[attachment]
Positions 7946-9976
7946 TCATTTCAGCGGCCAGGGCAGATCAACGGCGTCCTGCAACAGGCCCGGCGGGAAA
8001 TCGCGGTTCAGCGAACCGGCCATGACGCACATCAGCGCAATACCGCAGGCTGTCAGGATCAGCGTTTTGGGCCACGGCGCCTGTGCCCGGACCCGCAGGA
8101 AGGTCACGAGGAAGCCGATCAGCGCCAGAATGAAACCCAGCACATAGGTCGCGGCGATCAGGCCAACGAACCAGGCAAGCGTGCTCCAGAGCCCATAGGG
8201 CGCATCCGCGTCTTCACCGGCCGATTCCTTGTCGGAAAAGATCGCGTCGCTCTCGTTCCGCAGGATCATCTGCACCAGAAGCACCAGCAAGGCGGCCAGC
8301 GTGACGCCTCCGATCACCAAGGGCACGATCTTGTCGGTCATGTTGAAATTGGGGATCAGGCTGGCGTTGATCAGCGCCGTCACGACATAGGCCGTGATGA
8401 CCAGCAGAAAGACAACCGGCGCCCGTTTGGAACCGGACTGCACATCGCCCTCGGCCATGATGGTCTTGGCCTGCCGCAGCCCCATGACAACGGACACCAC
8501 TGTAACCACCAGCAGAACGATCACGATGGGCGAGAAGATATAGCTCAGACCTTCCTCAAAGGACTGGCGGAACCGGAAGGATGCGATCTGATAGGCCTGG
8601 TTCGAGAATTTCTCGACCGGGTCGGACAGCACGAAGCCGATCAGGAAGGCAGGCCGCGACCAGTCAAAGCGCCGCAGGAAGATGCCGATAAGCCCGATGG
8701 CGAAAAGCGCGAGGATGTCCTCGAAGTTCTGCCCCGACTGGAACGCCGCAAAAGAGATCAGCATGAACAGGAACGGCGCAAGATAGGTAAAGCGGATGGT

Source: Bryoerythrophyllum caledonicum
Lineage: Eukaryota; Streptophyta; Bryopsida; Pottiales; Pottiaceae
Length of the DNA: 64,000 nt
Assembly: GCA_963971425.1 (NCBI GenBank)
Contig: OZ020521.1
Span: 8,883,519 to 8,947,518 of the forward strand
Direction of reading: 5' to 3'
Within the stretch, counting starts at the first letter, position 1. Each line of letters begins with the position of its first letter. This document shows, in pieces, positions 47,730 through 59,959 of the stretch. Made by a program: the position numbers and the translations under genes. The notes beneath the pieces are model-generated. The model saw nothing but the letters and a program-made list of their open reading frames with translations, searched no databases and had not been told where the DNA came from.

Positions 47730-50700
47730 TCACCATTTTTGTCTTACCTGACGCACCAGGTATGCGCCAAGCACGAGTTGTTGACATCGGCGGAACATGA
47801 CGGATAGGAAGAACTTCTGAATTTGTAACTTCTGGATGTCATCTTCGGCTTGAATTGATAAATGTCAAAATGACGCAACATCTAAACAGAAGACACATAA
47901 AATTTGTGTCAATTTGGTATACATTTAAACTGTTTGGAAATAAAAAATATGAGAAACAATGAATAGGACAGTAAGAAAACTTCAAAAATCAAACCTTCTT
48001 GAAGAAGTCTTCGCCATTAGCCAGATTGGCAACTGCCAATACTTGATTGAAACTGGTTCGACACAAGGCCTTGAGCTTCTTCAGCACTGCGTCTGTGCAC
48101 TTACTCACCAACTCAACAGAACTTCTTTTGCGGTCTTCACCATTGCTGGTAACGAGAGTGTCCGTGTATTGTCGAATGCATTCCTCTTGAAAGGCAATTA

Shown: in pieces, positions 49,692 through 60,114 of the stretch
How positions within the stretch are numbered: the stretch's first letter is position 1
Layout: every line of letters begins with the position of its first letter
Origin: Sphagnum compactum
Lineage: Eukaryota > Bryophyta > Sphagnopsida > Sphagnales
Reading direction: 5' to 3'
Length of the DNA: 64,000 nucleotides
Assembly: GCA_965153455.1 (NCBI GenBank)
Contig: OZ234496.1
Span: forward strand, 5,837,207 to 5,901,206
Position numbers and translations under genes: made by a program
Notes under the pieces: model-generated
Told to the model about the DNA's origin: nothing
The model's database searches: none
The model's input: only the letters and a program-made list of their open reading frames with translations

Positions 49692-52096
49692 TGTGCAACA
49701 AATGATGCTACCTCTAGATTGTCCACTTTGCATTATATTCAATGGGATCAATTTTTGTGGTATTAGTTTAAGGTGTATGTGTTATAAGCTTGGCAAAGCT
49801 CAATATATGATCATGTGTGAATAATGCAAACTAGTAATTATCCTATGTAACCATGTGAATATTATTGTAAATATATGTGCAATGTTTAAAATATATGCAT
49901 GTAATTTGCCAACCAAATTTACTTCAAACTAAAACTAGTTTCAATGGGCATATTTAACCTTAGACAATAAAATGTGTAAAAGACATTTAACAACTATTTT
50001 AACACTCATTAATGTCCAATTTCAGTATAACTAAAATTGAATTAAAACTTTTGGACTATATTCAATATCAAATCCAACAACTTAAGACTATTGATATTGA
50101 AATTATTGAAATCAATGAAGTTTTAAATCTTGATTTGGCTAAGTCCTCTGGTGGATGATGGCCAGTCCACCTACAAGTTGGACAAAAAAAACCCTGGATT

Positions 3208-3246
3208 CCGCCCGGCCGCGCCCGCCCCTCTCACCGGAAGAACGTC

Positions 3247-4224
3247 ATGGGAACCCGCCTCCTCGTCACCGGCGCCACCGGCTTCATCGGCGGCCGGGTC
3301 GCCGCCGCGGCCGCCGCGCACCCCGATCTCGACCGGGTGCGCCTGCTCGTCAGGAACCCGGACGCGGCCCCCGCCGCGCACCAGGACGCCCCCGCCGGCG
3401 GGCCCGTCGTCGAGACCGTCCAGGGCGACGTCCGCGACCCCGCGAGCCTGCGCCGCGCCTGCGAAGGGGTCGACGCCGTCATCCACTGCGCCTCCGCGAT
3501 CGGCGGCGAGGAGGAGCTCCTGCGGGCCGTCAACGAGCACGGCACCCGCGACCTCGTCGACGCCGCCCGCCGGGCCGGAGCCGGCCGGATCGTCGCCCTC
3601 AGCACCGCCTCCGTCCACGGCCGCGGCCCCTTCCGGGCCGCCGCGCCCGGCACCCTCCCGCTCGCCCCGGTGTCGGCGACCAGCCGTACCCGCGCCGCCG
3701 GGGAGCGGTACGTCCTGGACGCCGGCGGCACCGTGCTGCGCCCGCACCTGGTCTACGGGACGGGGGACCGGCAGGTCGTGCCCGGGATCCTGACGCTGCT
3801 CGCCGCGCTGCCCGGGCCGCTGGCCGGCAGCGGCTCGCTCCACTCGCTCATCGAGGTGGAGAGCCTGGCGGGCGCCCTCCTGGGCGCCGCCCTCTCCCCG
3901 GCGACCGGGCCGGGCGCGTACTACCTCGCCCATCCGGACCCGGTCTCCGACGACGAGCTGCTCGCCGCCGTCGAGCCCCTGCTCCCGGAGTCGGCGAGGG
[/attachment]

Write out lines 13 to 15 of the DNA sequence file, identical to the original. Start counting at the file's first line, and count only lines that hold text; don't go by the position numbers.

Length of the DNA: 64,000 nt
Assembly: GCA_963971425.1 (NCBI GenBank)
Contig: OZ020521.1